Bottom line, though – NOBODY should be falsifying time cards for anyone else! It IS likely to be discovered and the fallout for doing this is also likely to be worse than tardiness alone.

    3. Allonge*

      I disagree. Being 15 minutes late is not a fireable offence etc. Falsifying a time card is several magnitudes more of a problem.

      1. Alice*

        In some orgs, being late is a fireable offence (esp in retail I’ve seen a three warning system, and yes even for something like 10 minutes late). We really don’t have enough context here, but the fact that the coworkers thought to falsify the time cards rather than having OP be late makes me think there would have been some consequences for tardiness as well (if you were already on your 3rd strike you may think anything is better than being seen as late again, etc)

        1. ecnaseener*

          If being 15 mins late was enough to get the LW fired, they’d have been fired once the lateness was discovered regardless of the falsified time punch. Clearly that wasn’t the case.

          Would LOVE an update from LW2 if you’re out there – what did you say?? What ended up happening?

      2. Cat Tree*

        Right. The OP’s phrasing is super weird and distancing. “I was going to be late”. No, it sounds like OP *was* late but didn’t think it would count if she didn’t get caught. It’s not nearly as egregious as yesterday’s juice thief, but it is in the same vein as that. OP views the falsification very differently than most people do.

        (As a side note, someone reported it to the boss (possibly the coworker who clocked her in?) so it sounds like this isn’t normal behavior in this particular work culture.)

        1. Beany*

          Yeah, “I was going to be late” means they were making decisions before the actual duty time started, based on their current status (stuck in traffic, missed a bus, behind a big order at a Dunkin Donuts drive-through, whatever), and they obviously conversed with their coworker, who then clocked them in. Whether or not OP1 *requested* the clock-in, it was certainly done with their knowledge and consent.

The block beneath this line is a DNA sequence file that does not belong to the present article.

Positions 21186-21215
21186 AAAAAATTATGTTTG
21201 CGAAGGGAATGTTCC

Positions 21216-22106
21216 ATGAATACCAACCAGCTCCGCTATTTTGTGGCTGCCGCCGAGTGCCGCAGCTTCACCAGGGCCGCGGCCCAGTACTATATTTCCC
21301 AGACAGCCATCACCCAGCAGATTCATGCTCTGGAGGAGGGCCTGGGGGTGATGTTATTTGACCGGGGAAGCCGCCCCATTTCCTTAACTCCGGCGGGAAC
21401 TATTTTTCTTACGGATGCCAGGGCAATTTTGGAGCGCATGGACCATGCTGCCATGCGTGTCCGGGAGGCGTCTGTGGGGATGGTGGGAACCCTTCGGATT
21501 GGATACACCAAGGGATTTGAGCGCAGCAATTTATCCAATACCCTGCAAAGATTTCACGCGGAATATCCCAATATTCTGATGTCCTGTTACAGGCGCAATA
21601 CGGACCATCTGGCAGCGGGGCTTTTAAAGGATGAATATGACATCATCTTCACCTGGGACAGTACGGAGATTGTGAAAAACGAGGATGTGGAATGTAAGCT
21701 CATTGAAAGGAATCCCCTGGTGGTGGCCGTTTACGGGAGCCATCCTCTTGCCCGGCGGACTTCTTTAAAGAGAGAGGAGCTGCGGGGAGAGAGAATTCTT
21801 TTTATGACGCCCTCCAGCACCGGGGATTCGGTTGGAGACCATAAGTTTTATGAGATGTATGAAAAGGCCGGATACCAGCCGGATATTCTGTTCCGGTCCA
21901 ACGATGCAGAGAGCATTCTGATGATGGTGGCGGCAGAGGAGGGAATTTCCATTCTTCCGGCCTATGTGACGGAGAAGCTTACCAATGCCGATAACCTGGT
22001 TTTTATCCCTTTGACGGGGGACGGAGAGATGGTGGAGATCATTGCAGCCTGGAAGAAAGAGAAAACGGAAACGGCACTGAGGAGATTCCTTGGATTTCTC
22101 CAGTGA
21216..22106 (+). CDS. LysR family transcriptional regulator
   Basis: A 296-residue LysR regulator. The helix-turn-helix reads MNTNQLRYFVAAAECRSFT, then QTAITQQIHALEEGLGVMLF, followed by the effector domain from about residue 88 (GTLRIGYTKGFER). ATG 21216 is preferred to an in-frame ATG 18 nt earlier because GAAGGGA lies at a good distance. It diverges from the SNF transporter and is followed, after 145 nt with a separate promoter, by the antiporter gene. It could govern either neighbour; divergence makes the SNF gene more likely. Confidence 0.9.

3. Littorally*


        Because you can say “It was only this once for fifteen minutes” but how can anyone know that’s true? “Some orgs commit wage theft” isn’t an answer to “this specific person at this specific org falsified a time card.”

        Obviously it does matter if the LW requested the falsification or if the coworker did it of their own accord (though, believing that would also be a matter of what each of them says and what each of their standing reputations are for truthfulness and reliability) but falsifying timecards is absolutely in the range of fireable offenses.

      4. pancakes*

        Yes. Calling it a survival mechanism doesn’t render it acceptable. The person’s motivations for doing it aren’t the point here. Falsifying a time card has been a fireable offense every place I’ve ever worked.

      5. Nooooo*

        People only tend to falsify timecards if their management is so ridiculously inflexible that flash flooding wherein people have been injured or killed is not enough of an “excuse” to be even a little bit late to work.